Joni’s Video story – http://www.joniandfriends.org/television/id-rather-be-wheelchair-knowing-him/

Welcome to our Stitcher Radio listeners!

Leave us a comment:

What have you overcome?  What are you still trying to overcome?  Of contact me directly at david@HealingTheWoundsOfWar.com

Change: (Part 3 of 3) START a Path toward Transformation

Transformation begin with small changes!  To fulfill big desires we need to start with small goals.

Not long ago I made a new friend.  A young man of 70+ years.  During his last check-up the doctor chided him for his high blood pressure.  The doctor wanted to put him on blood pressure medication.  My friend, however, wanted an opportunity to see if he could make an impact on his blood pressure on his own.  So he set a goal!

He recognized a problem (See part 1).  Then, with his doctor, he evaluated the problem.  He did not stop there.  He began to START to do something to change his life.

He set a goal.  A measurable, time sensitive and shared goal.  For him, it was to walk 20 miles every week.  With a follow-on goal of turning the 20 miles into power walking.  He shared his goal with his family.

Now that he has his goal set, he gathered the tools.  These tools included proper foot ware, wet weather clothe (he lives in the North West of the U.S.).  It also included reading about power walking and watching some videos about proper technique.

That covers a review of the S and T of START (See Part 2).  Now on to the -ART:

Acton Plan

On our path from turning desires into realties we need to recognize, evaluates, set a goal, and gather tools.  We then need to take these things and make an Action Plan. 

These Action Plans ask and answer: Who, What, When, Where we will accomplish our goal.

  • Who needs to be involved?  We may only need ourselves.  To whom will you be accountable? Sometimes we will need, or should involve others.  Such as a doctor, therapist, nutritionist, trainer, friend, coworker, family member or coach.
  • What tools will you utilize?  This includes, but is much more than, equipment.  Most goals will involve some kind of technique that we can learn.  Another friend of mine was having panic attacks.  A breathing technique was one of the tools utilized to accomplish their goal of dealing with panic attacks.
  • When will you work on the goal?  How many days per week?  How much time per day?
  • Where will you work on your goal?

Run with the plan

Once we have our plan—preferably in writing—we need to run with the plan.  It does us little good to set goals, gather tools and learn techniques if we stop at that point.  We need to put all the prep work into actions.  Run with your plan in confidence!

Test your plan

It is important to know if our plan is helping us achieve our goal and if our goal is leading us toward accomplishing our desired objective.  It is not a matter a plan failing.  Failure only occurs when you give up completely.  It is helpful to be objective when assessing if a plan is working or not working.  This we can tune and adjust the plan or changed the focus of our goal.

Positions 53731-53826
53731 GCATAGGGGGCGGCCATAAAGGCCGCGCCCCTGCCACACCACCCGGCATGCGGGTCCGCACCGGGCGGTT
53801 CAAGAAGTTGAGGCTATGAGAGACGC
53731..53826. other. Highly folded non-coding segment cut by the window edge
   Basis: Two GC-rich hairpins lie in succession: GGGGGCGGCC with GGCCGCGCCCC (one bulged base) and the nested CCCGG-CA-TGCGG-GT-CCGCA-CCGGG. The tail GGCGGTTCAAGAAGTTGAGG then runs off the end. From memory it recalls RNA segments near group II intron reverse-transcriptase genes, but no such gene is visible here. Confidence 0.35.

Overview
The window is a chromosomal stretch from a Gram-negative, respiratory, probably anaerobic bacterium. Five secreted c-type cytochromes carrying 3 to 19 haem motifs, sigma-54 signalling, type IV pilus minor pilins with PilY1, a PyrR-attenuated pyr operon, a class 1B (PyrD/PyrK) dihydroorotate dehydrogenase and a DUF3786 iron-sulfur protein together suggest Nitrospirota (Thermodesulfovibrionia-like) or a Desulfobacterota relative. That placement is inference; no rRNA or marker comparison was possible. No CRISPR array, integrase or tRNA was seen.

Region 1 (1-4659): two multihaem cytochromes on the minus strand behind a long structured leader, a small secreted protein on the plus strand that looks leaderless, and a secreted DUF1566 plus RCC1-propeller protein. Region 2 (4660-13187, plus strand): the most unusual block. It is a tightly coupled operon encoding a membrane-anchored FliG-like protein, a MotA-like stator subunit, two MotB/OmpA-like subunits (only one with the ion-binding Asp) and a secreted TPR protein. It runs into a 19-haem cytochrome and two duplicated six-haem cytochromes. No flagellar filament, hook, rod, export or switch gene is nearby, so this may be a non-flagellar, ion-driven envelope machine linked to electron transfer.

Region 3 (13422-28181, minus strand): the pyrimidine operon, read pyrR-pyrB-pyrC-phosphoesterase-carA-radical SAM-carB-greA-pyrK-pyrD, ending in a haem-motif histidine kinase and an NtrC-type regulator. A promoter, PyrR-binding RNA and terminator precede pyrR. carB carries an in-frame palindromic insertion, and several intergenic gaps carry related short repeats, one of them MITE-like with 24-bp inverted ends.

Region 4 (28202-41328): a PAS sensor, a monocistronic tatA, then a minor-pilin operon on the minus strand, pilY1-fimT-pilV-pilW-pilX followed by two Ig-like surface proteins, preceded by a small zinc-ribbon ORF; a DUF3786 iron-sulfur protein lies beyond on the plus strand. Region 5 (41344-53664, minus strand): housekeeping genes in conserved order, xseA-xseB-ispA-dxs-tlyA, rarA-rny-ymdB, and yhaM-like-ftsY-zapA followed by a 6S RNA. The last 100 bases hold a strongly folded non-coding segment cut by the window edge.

Two important test questions concerning your current plan:

  1. Am I getting closer to achieving my goal?
  2. Is this goal getting me closer to achieving my objective?

Honesty is key!  We can always learn new techniques, change equipment or modify our plan.

By setting appropriate goals we can change our lives, achieve our desires and impact the lives of those around us.  If you feel stuck in the goal process let me know.  I would me happy to do what I can to help you achieve victory. (david@HealingTheWoundsOfWar.com)

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Reshaping Memories: Science Fiction or Our Future?

TranslucentBrainIs the day approaching when we can take a pill to change our brains perception of traumatic events?  Researchers at MIT have accomplished this in mice.

They have been able to activate genes involved in what they call “memory extinction”.  The process does not so much erase the memory as allow new experiences to somehow overwrite the perception experience of the memory.

When they activated certain genes, Tet1, in the mice they were able to add new experiences to the old memories.  This resulted in the old memories being washed out—at least from their emotional impact.

Mice were conditioned to fear a specific cage via electric shock.  When they were put back in to the same cage without the electric shock some mice still exhibited fear.  Other mice put back into the cage quickly learned that the cage was safe and stopped showing fear. 

What was the difference?  The mice that contained to show fear—even though the cage was now safe—lacked Tet1 gene activation.  The mice that adapted to the situation had the Tet1 gene activated.

There is still a long way to go before human trials.  Yet this raises some interesting questions and even more interesting potentials.

Do you think we should mess with memory gene activation?  What are some potential benefits of this kind of treatment?  What are some risks?  What would a future look like if people could take a pill to alter all of their unpleasant memories?

Join the discussion…

Further reading…

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Change: (Part 2 of 3) How can you START the process?

In part 1 of 3 on Change we discussed the possibility of change occurring in our life.  Recognizing the need for change is a start.  We must also believe that change is possible.

Today we begin to START the forward action part of the change process.  Recognizing that there is a problem is the first step.  Some evaluation of the situation can be helpful.  If you stop there then you have only become a proficient navel gazer.  It is at this post that we need to START to move in a new direction. (See zzca for an overview of START)

Let’s take the first two letter and START:

Set Goals: